The RBA has just released what is possibly its most anticipated Financial Stability Review (FSR) ever.
The market, commentators and property industry participants have been keen to hear the RBA’s views on housing and the impact on the economy since the board minutes to the September meeting were released with a heightened level of concern on the topic.
In its overview the RBA highlights the risks:
The low interest rate environment and, more recently, strong price competition among lenders have translated into a strong pick-up in growth in lending for investor housing – noticeably more so than for owner-occupier housing or businesses. Recent housing price growth seems to have encouraged further investor activity. As a result, the composition of housing and mortgage markets is becoming unbalanced, with new lending to investors being out of proportion to rental housing’s share of the housing stock. Both construction and lending activity are increasingly concentrated in Sydney and Melbourne, where prices have also risen the most.
In the first instance, the risks associated with this lending behaviour are likely to be macroeconomic in nature rather than direct risks to the stability of financial institutions. Property investors in Australia have historically been at least as creditworthy as owner-occupiers, and mortgage lending standards remain firmer than in the years leading up to the financial crisis. Even so, a broader risk remains that additional speculative demand can amplify the property price cycle and increase the potential for prices to fall later, with associated effects on household wealth and spending. These dynamics can affect households more widely than just those that are currently taking out loans: the households most affected by the declines in wealth need not necessarily be those that contributed to heightened activity. Furthermore, the direct risks to financial institutions would increase if these high rates of lending growth persist, or increase further. In this environment, recent measures announced by the Australian Prudential Regulation Authority (APRA) should promote stronger risk management practices by lenders. The Bank is discussing with APRA, and other members of the Council of Financial Regulators, additional steps that might be taken to reinforce sound lending practices, particularly for lending to investors.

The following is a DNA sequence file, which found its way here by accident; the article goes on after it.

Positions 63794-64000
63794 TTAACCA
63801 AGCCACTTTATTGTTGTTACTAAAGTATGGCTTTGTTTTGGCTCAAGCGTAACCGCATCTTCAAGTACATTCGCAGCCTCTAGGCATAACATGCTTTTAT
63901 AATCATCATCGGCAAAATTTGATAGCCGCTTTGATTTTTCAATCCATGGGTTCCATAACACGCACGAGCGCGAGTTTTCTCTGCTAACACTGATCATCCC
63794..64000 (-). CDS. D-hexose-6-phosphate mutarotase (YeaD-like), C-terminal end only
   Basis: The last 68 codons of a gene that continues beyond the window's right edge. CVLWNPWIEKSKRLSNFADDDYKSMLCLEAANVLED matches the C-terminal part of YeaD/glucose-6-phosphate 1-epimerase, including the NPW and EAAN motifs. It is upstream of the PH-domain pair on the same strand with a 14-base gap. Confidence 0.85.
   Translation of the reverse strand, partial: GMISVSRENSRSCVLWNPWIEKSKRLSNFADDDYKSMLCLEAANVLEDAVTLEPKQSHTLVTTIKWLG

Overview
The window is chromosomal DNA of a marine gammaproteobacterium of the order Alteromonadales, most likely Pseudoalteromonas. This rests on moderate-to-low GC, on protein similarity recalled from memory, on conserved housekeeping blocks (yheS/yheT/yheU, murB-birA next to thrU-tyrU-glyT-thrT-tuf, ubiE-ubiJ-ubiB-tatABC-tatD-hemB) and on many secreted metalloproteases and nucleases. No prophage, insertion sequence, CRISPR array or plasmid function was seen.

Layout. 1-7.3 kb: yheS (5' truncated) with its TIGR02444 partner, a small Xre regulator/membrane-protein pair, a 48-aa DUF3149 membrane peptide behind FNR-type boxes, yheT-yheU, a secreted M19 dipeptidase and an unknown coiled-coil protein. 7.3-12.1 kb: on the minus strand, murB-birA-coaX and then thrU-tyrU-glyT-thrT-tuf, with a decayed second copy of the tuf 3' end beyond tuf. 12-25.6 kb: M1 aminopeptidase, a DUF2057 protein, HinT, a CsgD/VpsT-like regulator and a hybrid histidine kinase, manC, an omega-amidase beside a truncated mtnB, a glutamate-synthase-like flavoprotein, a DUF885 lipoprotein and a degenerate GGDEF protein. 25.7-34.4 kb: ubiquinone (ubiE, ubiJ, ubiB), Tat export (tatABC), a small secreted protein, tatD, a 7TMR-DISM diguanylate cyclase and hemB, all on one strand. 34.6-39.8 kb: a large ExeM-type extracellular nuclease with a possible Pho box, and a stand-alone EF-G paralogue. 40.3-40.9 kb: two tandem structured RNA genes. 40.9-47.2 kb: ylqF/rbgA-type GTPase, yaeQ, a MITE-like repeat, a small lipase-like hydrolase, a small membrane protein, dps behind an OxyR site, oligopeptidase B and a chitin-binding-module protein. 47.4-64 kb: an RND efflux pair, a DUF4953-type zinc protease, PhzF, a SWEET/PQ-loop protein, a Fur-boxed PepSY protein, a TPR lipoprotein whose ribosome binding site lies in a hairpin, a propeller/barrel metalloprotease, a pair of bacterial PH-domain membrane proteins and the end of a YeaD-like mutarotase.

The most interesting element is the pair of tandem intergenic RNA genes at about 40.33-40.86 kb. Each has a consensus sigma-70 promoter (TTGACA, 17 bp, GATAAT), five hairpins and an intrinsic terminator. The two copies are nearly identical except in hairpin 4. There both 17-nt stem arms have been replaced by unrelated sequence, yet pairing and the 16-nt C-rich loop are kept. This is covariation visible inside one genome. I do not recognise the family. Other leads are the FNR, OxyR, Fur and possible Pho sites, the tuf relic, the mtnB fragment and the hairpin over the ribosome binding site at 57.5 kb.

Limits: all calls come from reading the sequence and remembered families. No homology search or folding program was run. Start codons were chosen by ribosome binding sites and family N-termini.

There you have it – some serious concerns about housing and the impact on the economy and households and the RBA and APRA are looking at macro prudential controls